Applications will still be received after these deadlines until all openings are filled. Financial assistance is available for all programs through the Governor’s School Foundation. The Governor’s School invites all interested families to come to campus in downtown Greenville for Go Govie! Day on November 5 to learn more about their programs and explore the specialized arts studios, state-of-the-art performance halls, world-class library and dedicated rehearsal spaces. Register at SCGSAH.org/go-govie-day.
Located in Greenville, the South Carolina Governor's School for the Arts and Humanities (SCGSAH) cultivates young artists from across the state through pre-professional training in the areas of creative writing, dance, drama, music and visual arts. In the public, residential high school, students refine their talents in a master-apprentice community while receiving a nationally recognized academic education. Summer programs are available to rising 7th-12th grade students, and SCGSAH serves as a resource to all teachers and students in South Carolina, offering comprehensive outreach programs designed to bring together artists, educators, community organizations and schools. SCGSAH.org | Follow @SCGSAH on Facebook, Instagram, and Twitter.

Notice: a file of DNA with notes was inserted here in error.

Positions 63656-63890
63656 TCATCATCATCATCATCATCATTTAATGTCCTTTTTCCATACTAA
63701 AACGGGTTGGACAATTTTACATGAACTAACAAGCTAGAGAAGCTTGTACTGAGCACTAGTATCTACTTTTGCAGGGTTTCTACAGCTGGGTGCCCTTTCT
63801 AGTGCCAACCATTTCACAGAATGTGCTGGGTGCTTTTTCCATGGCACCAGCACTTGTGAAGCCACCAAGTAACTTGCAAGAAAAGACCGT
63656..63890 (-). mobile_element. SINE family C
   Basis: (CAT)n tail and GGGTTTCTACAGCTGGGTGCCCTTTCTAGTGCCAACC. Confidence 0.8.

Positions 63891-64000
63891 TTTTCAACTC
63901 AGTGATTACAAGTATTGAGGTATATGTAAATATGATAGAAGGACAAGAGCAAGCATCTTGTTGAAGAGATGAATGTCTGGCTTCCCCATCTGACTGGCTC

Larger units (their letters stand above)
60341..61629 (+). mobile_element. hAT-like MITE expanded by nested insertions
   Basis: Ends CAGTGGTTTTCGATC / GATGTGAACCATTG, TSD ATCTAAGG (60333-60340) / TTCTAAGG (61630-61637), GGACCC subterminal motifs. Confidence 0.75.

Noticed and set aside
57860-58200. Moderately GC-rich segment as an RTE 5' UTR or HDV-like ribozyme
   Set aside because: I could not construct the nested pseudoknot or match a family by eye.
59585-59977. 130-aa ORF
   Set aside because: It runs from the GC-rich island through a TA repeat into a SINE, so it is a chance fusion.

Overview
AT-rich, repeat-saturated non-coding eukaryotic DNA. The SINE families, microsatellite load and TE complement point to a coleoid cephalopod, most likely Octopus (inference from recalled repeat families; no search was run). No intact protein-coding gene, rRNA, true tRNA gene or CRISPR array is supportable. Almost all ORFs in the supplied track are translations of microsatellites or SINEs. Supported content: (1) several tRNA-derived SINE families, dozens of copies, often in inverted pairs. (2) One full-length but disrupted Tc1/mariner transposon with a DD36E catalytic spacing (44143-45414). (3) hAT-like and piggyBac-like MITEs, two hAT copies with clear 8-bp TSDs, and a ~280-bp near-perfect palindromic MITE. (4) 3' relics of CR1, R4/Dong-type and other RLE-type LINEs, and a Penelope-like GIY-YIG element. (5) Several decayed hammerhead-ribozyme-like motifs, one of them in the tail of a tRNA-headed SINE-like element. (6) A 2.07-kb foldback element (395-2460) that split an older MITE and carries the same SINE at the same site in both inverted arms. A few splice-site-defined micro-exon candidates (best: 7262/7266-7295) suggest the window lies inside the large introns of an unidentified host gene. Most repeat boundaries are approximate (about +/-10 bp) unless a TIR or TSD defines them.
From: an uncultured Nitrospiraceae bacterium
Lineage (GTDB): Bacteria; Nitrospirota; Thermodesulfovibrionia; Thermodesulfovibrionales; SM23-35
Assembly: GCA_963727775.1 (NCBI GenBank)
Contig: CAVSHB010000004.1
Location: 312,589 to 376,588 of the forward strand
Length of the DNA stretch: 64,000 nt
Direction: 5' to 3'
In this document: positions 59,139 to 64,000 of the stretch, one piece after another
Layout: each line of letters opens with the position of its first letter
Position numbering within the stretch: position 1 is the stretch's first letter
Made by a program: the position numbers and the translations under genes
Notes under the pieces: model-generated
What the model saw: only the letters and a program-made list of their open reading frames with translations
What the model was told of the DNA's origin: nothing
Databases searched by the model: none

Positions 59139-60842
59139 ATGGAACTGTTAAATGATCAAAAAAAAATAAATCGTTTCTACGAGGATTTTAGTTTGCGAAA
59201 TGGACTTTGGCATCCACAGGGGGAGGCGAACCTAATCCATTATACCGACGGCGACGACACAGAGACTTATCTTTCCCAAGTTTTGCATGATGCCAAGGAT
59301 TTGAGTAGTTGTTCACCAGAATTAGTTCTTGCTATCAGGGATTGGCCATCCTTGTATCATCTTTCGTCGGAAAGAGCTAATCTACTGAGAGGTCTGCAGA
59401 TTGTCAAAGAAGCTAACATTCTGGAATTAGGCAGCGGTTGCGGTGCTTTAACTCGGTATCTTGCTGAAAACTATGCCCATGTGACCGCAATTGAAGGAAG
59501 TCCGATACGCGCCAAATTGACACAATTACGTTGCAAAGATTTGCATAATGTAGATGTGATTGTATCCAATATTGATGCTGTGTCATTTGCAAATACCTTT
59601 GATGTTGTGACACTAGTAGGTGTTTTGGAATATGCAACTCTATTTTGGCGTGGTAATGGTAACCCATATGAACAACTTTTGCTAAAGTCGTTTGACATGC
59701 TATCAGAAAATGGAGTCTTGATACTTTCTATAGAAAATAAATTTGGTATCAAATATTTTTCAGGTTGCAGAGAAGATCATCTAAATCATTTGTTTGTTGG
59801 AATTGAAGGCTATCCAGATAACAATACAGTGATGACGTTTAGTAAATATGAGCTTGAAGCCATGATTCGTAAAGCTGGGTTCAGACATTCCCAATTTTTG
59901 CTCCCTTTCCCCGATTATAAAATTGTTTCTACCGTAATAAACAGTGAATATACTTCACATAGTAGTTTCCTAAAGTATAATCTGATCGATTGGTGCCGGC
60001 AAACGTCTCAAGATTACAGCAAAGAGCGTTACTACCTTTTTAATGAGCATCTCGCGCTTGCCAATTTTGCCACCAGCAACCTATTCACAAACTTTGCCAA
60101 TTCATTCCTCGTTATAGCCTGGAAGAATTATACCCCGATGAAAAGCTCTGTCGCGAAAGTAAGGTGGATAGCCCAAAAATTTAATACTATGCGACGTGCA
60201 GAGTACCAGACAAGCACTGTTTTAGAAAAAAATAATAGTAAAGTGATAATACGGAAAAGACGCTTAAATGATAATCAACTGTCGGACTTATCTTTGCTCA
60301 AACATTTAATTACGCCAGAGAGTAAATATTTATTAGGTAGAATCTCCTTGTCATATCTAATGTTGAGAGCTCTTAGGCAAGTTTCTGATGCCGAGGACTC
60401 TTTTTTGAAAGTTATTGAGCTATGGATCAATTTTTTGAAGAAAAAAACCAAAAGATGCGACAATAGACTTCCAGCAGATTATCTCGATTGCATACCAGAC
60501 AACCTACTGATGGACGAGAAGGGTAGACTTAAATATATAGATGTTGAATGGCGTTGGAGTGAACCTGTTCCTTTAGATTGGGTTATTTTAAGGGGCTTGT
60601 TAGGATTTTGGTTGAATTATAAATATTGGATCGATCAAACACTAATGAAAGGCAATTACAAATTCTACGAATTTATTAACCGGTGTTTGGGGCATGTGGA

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Assessing arts-integrated lessons: a webinar

Tools so teaching artists don't lose sleep

So, you've done what it takes to establish yourself as a teaching artist.

[caption id="attachment_49234" align="alignright" width="175"]Promo photo of Jef Lambdin juggling and wearing a red clown nose. Jef Lambdin, photo by George Loudon.[/caption] Through the Art Grow SC webinar series...
  • You got the nuts and bolts of it.
  • You drilled down on the 2017 South Carolina College- and Career-Ready Standards in Teaching Artistry.
  • You marketed yourself.
  • You landed a residency or other engagement.